Are you getting all you can from your pushups? If not the problem may lie between your ears – read on!
Maybe you long since dropped them from your program? Everyone ‘knows’ how to do pushups, but almost no-one does them well.
Consequently: physically uncomfortable exercise, lack of progress, injuries. And so the pushup doesn’t feature enough in training programs – people hate doing them!
This is a tragedy. To state just one reason – done well a pushup encourages excellent posture. Done wrong it leads to round shoulders/shrunken chest and sway-back, plus shoulder injuries (esp. rotator cuff).
This blog is about the workings of the mind and I propose that the mind gets in the way of doing the perfect pushup. 1. People’s very often think wrongly about the push-up; as a fitness exercise. And this leads to 2. wrong thinking during the push-up; switching the mind off in order to ‘get through’ them.
Let’s start with common errors.
Very old style gym teachers, coaches, and military instructors still treat pushups as a test of endurance and/or a punishment. The more pushups we do the merrier they are.
However, if pushups are to be a part of our efforts to a stronger, healthier body, then five perfect pushups outdo twenty incorrect ones every time. That’s right, five perfect pushups take considerable work. It’ll take you some time to build up to ten. There’s no reason to do more – rather employ these right technique with legs raised on a Swiss ball.
This is related to #10. Somewhere along the line the pushup has become thought of as a fitness exercise, as in the more pushups I can do the fitter I am. This is misguided. Correctly done the pushup is a strenuous whole body exercise which should be executed slowly and deliberatly. Three to four full seconds going down and the same going up.
The thinking seems to be that changing the hand-spacing works the chest from different angles. This is wrong (see #1) and dangerous. Hands too close promotes rounded shoulders/compressed chest. Instead the hands should be placed directly under the shoulders.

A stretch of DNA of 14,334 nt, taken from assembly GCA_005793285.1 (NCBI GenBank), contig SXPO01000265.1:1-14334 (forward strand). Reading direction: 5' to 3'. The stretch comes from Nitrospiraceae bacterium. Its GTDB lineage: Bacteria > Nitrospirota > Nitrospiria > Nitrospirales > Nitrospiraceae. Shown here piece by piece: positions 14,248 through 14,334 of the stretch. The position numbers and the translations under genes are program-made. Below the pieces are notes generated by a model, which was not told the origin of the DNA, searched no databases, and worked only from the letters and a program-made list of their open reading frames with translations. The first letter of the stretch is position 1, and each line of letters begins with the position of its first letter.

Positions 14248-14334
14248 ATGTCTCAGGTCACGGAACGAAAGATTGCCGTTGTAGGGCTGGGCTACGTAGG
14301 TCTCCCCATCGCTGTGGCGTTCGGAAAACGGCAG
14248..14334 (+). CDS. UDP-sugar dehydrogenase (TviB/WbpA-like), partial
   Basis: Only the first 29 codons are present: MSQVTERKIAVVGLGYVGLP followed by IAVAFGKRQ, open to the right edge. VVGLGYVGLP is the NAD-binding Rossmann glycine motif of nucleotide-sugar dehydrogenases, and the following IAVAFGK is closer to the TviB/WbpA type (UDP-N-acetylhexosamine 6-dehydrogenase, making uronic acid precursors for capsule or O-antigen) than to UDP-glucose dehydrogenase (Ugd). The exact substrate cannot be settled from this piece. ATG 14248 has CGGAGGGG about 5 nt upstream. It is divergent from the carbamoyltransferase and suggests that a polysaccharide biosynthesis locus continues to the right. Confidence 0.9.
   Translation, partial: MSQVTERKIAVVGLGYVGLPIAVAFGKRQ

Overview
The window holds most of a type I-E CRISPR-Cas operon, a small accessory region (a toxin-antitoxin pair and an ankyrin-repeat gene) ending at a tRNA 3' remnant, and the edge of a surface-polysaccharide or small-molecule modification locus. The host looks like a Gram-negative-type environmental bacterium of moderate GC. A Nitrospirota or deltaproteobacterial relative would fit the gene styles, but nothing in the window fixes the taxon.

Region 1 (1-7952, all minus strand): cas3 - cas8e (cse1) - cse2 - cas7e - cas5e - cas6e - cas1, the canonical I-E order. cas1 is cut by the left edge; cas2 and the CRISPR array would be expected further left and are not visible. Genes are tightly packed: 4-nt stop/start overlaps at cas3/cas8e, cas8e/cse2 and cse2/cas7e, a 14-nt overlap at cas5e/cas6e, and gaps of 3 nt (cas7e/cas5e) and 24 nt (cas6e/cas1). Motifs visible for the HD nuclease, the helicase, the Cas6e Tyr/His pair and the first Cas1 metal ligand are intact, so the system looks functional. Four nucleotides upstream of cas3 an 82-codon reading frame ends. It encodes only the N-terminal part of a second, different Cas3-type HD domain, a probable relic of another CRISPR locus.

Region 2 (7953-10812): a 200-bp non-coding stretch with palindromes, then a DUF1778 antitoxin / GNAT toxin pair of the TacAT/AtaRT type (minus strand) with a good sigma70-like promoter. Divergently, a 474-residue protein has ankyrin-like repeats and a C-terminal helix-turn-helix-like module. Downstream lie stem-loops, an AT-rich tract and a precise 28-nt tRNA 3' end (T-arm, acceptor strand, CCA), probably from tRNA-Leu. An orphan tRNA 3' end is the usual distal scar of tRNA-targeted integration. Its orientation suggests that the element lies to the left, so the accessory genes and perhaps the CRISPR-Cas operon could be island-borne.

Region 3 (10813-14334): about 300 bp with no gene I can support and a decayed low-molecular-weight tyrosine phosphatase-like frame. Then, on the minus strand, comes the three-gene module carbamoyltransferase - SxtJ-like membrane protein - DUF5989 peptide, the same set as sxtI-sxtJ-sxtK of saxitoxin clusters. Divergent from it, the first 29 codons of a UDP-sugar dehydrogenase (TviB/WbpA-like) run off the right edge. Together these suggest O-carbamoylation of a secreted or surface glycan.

Hands placed wider than shoulder-width apart produces rotator cuff injuries. The shoulders aren’t designed for this.
As soon as people become fatigued they round their shoulders at the back and shorten the pectorals in front. Compressed chest muscles don’t have power – the chest needs to be open. This also means that the shoulder-blades will be flat against the back. See the photo above for perfect upper body positioning. (His hands are a tad far apart, though.)
The crown of the head must be extracted long and the shoulders pulled down producing a long neck; eyes directly down as in the photo. This straightens out the the upper spine and helps to get the right shoulder-blade positioning. (Also, flattening out the upper curve of the spine’s ‘S’-shape flattens out the lower curve.)
The next thing to go wrong is usually not maintaining a rigid body. At the top the butt points into the air, at the bottom the pelvis drags onto or near the ground – giving an overall impression of someone parodying intercourse. No! The body is to remain fixed, no movement at the hip joint. (It does not matter if the butt points a bit into the air as long as this position is maintained throughout the whole movement.)
By tilted back I mean the hips rotated into a sway-back. What’s reuquired is the opposite of sway-back. In fact having the butt lifted a little (#5) makes it easier to maintain the correct hip position.
Having the hips in the correct (opposite of sway-back) position makes the pushup hard work for the abs. This is a sign we’re doing it right. Every bit of midriff effort not put into the abs goes straight into the lower back – avoid!
Instead, the pushup is largely a lat and rear shoulder (and ab) exercise. I know it’s hard to accept. I’ll expand on this in future posts. In the meantime, try this: egt yourself in to the arms extended push-up position and adopt all the postural recommendation I’ve made. Slowly adjsu it until you feel your rear deltoids, upper lats, and abs working hard and no discomfort or undue effort in your neck, traps, front delts, or lower back. Just holding that for 30 seconds will do the right muscles and your posture a world of good.